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By John Helmer, Moscow

From the affairs of the state-owned United Shipbuilding Corporation (USC), once chaired by Igor Sechin and run by his protégé Roman Trotsenko, much of significance flows, if not a great many new ships. And if it weren’t for the significance of those two names, not much would follow from the case of Ilya Novoselsky, until recently chief lawyer for USC, and now under arrest in St. Petersburg on charges of abuse of authority and fraud.

For the time being and for that reason, he is incommunicado. So too is Trotsenko (image below). Rosneft, which Sechin has headed since 2011, confirms that “at the moment Trotsenko leads Rosneft Overseas SA.” This entity is registered in Switzerland and maintains an office in Geneva. Trotsenko and a Swiss lawyer named Daniel Richard are the signatories; Richard’s daytime job is at the Geneva law firm of Python & Peter.

A source close to Trotsenko says he is out of Russia for medical treatment; he is preparing for surgery to repair a spinal injury caused some time ago during a hard aircraft landing. Richard confirms that he and Trotsenko run Rosneft Overseas, but adds that Trotsenko is currently not in Geneva. “I am not entitled to say where he is or to comment on his medical condition”, Richard said.


The spokesman for USC, Alexei Kravchenko, which is now run by Trotsenko’s successors, dismisses publication of a story which appeared in the Moscow Post on April 1. This claims that Novoselsky is negotiating a plea bargain with prosecutors of the Investigative Committee, and will testify in court to larger and graver crimes at USC than the ones he’s presently charged with. Those refer to Rb38 million ($1.1 million). His testimony, and the larger allegations, concern Rb14.2 billion ($406 million) – maybe more — converted, according to the Post, by Novoseksly’s superiors when Trotsenko was in charge.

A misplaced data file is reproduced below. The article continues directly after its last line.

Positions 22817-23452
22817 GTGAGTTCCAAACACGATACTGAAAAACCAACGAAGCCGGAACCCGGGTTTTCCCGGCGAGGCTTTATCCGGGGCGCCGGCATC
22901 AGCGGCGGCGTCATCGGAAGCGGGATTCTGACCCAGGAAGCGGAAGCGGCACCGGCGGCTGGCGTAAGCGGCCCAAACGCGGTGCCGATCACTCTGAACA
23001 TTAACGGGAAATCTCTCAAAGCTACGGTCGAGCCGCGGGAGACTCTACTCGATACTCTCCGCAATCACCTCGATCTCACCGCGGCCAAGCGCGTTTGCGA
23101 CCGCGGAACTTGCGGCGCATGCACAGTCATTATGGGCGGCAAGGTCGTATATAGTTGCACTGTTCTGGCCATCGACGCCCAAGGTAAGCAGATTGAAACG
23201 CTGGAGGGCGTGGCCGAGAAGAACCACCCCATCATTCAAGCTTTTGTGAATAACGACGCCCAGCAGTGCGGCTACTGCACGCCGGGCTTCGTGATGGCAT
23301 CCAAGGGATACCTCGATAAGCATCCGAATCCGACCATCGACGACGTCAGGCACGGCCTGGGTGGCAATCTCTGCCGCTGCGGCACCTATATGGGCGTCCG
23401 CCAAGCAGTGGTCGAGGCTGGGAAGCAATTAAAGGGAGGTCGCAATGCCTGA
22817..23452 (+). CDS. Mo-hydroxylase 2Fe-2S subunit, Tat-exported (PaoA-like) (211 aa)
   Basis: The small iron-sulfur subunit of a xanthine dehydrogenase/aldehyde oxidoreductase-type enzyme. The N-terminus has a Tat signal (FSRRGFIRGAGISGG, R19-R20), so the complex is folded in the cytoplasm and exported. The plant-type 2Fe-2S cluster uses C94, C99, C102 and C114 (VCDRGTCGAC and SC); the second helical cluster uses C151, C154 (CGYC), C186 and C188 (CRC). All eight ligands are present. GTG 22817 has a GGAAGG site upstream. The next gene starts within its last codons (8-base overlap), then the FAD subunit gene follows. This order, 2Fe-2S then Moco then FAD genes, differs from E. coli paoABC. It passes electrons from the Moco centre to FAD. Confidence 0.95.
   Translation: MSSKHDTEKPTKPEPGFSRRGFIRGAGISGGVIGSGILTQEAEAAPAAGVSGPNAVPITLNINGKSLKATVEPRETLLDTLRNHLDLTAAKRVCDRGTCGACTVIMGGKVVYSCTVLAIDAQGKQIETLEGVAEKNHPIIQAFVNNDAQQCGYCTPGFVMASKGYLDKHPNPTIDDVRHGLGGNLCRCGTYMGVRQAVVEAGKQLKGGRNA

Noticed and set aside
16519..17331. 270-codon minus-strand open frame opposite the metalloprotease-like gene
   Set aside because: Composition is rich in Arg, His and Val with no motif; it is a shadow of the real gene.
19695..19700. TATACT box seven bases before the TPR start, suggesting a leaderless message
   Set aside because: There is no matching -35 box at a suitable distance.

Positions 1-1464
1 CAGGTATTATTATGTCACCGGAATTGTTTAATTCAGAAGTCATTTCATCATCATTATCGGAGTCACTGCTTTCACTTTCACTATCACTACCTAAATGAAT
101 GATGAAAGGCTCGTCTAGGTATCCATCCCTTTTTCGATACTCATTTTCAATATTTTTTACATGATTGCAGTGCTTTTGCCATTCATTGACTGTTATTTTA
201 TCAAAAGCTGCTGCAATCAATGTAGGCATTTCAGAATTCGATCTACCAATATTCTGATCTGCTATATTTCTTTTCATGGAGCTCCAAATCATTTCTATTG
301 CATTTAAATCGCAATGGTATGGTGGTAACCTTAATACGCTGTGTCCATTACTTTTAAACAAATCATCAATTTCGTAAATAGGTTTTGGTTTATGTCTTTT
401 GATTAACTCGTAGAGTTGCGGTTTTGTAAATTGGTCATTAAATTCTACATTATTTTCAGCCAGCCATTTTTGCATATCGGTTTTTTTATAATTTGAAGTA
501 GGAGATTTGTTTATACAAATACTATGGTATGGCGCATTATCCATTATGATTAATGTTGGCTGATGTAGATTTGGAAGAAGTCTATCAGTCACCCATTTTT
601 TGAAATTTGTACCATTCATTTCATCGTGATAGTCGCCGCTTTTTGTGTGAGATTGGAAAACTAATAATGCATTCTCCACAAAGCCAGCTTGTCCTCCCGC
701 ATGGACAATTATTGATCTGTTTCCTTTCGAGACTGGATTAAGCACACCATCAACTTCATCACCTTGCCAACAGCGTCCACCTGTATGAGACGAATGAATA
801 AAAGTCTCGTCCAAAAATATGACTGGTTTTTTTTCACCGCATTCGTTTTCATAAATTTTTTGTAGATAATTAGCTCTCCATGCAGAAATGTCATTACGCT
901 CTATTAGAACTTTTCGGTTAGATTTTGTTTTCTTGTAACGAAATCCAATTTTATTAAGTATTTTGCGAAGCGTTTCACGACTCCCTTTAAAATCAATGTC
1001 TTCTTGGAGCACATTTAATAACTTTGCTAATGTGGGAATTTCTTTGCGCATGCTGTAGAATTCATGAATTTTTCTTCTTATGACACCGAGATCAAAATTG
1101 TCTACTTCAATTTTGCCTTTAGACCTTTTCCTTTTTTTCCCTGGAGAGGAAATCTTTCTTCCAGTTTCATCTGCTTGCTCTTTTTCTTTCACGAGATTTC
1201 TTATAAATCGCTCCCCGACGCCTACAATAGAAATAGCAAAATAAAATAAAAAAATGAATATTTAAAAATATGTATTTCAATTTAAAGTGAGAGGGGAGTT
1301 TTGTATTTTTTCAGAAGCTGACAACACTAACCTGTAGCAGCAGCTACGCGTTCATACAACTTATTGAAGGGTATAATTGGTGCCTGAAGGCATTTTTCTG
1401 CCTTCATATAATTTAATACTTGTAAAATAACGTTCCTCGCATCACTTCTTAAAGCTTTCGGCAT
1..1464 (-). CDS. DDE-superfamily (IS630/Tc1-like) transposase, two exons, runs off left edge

“A story from such a flushing cistern as MP scarcely deserves serious comment,” said Kravchenko. “The order [for kompromat] is obvious. The outline I have of details of some the episodes mentioned confirm this – that [the story] is based on a false foundation.”

According to Alexander Kraus, one of case investigators at the St. Petersburg Investigative Committee, “we have determined that there was a theft of nearly 40 million rubles on the pretext of alleged legal services when the money was transferred outside the organization [USC]. Criminal charges have been brought against the former director-general of Severnaya Verf [USC subsidiary Northern Shipyard] , Alexander Ushakov, and former head of the legal department of USC, Ilya Novoselsky. Both persons really are former, since the change of ownership of the enterprises there. I do not exclude that there will be more episodes and more people. Let me just say that we are actively working on this case.”

Ushakov was Trotsenko’s appointee to take over the running of Northern Shipyard in St. Petersburg after its previous owner, Sergei Pugachev, ran off to Monaco and London with a billion dollars in Central Bank loans, leaving the yard behind him, bankrupt. That was in 2012; here’s the story.